The Anglo-German car manufacturer made an operating profit of €502m (£447m) and revenue of €9.9bn (£8.8bn) in the six months to 30 June.
Under the ownership of General Motors, Opel-Vauxhall posted a 2016 full-year loss of €257m. The US auto giant last saw a profit from Opel-Vauxhall in 1999.
After that, it struggled amid intense competition and overproduction in Europe’s car industry.
PSA Group, which owns Peugeot and Citroen, bought Opel-Vauxhall for $1.9bn from General Motors last year – creating Europe’s second largest car maker.
PSA chief executive Carlos Tavares, who has been credited with turning around the fortunes of the French car maker, which was on the brink of bankruptcy in 2014, has cut 3,700 jobs from Opel-Vauxhall’s German business.
A further 250 jobs were axed at Vauxhall’s Ellesmere Port factory. PSA safeguarded 1,400 jobs at its Luton plant with its decision to build the new Vivaro vehicle.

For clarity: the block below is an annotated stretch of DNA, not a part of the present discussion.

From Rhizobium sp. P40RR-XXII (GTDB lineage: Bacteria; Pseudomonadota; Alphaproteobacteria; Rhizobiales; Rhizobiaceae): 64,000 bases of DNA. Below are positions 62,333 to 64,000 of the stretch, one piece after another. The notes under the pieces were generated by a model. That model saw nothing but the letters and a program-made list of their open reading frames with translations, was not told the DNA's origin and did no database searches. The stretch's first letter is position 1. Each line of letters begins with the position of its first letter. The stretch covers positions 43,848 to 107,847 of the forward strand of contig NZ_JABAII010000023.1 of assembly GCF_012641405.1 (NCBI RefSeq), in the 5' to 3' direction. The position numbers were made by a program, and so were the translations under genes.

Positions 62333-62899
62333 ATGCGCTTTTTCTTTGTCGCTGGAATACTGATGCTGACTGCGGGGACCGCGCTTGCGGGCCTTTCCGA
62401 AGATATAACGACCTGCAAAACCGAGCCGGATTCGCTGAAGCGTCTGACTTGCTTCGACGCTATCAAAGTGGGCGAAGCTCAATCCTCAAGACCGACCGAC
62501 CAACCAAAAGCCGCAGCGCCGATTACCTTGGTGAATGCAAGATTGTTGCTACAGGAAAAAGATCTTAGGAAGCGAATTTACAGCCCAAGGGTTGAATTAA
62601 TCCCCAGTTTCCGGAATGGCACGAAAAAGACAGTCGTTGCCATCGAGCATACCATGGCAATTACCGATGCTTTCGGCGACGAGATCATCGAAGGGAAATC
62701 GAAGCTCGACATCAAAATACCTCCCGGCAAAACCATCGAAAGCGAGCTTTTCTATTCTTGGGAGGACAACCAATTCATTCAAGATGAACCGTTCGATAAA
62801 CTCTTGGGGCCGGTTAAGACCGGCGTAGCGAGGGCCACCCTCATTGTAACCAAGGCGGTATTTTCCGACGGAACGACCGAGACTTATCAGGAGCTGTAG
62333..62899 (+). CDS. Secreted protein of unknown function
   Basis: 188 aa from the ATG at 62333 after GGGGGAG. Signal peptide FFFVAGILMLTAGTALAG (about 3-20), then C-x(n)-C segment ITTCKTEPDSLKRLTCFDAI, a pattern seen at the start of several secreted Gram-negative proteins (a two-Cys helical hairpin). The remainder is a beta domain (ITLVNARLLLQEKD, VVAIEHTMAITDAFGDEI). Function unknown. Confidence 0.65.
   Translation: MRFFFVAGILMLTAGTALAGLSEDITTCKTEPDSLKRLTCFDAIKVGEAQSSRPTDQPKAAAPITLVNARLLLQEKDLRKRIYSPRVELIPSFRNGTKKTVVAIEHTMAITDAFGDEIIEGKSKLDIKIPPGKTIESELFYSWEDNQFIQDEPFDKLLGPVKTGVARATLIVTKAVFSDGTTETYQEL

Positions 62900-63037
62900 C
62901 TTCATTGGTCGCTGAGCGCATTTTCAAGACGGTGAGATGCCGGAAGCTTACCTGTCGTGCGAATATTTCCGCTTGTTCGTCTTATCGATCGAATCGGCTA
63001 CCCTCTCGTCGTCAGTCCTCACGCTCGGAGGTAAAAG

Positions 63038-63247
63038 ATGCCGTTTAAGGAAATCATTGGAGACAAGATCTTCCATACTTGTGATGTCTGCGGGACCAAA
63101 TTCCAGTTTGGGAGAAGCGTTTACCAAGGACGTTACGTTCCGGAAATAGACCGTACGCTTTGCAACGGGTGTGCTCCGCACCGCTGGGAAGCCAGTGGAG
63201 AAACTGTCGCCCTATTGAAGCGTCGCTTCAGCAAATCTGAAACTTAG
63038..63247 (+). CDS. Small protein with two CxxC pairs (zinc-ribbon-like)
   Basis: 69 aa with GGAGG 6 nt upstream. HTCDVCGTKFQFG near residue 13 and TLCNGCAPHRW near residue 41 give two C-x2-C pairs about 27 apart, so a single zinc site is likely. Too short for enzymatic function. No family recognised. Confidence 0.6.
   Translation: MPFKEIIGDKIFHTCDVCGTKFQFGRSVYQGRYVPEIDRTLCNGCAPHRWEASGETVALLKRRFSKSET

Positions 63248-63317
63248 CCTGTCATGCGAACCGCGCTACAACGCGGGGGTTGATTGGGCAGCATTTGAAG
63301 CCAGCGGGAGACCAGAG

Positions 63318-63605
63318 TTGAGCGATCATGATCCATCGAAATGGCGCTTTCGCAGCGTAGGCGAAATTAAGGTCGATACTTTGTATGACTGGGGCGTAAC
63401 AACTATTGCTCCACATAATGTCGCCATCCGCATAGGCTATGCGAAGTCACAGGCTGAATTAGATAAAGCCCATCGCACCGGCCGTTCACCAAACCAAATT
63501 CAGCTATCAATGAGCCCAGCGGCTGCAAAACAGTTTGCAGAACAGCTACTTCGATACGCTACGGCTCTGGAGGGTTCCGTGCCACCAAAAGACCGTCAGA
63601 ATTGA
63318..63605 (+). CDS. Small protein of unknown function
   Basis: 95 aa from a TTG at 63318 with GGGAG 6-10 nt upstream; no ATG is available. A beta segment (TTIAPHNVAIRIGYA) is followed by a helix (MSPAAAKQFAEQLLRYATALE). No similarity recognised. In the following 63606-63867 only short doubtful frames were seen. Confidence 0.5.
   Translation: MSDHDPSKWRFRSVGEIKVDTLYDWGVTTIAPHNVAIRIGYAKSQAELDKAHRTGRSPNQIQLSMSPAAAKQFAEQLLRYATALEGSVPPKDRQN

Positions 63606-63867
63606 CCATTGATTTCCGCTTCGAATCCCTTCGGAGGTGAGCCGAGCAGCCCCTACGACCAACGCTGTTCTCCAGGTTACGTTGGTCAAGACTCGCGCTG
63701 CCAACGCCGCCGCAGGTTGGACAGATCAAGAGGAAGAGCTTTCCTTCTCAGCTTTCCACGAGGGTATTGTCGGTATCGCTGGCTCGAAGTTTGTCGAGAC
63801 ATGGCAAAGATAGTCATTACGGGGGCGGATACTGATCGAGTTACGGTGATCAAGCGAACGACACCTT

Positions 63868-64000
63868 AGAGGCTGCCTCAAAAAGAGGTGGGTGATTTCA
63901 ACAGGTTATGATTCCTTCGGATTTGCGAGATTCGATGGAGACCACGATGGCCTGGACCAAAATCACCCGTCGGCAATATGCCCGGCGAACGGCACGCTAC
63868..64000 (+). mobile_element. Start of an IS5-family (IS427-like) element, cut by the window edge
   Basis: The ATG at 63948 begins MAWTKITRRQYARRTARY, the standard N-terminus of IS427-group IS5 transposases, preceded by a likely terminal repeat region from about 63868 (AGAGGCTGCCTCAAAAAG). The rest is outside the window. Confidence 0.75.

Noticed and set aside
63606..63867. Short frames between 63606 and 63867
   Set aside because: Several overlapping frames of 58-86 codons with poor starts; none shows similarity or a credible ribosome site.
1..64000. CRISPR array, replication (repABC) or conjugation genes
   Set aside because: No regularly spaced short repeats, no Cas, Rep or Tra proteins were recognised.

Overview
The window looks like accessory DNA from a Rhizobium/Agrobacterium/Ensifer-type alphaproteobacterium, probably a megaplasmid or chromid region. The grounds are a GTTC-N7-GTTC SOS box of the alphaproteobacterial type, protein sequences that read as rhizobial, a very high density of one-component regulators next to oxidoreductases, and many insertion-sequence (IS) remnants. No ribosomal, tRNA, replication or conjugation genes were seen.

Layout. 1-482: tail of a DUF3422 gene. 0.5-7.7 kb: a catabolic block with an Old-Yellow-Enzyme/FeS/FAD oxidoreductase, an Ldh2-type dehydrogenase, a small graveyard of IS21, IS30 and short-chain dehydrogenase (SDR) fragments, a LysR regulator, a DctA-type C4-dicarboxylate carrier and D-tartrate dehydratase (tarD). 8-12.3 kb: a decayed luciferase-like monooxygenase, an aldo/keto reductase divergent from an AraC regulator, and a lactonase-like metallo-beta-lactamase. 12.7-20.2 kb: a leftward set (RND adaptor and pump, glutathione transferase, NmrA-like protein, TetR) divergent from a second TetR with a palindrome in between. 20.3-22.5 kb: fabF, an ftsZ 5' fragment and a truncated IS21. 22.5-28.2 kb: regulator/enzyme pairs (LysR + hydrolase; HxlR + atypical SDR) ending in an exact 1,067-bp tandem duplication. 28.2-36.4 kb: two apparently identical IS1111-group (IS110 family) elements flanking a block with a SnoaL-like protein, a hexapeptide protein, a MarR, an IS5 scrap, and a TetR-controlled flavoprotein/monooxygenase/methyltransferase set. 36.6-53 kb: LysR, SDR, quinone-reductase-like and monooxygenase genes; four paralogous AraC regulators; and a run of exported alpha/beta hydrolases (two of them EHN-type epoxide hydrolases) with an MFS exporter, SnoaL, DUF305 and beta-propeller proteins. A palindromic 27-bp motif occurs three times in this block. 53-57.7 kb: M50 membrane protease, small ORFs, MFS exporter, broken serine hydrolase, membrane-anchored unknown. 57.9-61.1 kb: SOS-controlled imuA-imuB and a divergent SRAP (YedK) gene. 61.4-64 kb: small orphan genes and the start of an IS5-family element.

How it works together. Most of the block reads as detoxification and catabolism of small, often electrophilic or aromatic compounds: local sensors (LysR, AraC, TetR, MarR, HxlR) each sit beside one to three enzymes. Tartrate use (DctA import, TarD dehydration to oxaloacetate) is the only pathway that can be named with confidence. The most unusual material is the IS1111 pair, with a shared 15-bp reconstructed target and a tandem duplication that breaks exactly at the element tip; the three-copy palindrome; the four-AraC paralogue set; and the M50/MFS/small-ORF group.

PSA Group said its first-half net income rose 18% to €1.48bn, as revenue jumped 40% to €38.6bn.
The company sold a record 2.2 million vehicles in the first six months, as the firm cranked out its popular Peugeot 3008 and 5008 SUVs.
Mr Tavares said: “The group demonstrates since 2014 its recurring ability to level up global profitability, efficiency and volumes, despite strong headwinds.
“Opel Vauxhall teams start to deliver good results to build the New Opel Vauxhall and are eager to unleash further potential.
“Our agility and strong focus on execution remain a strong asset to reach our targets.”
Shares in PSA soared as much as 12.6% to their highest since 2008 and were up 10.9% in midday trading in Paris.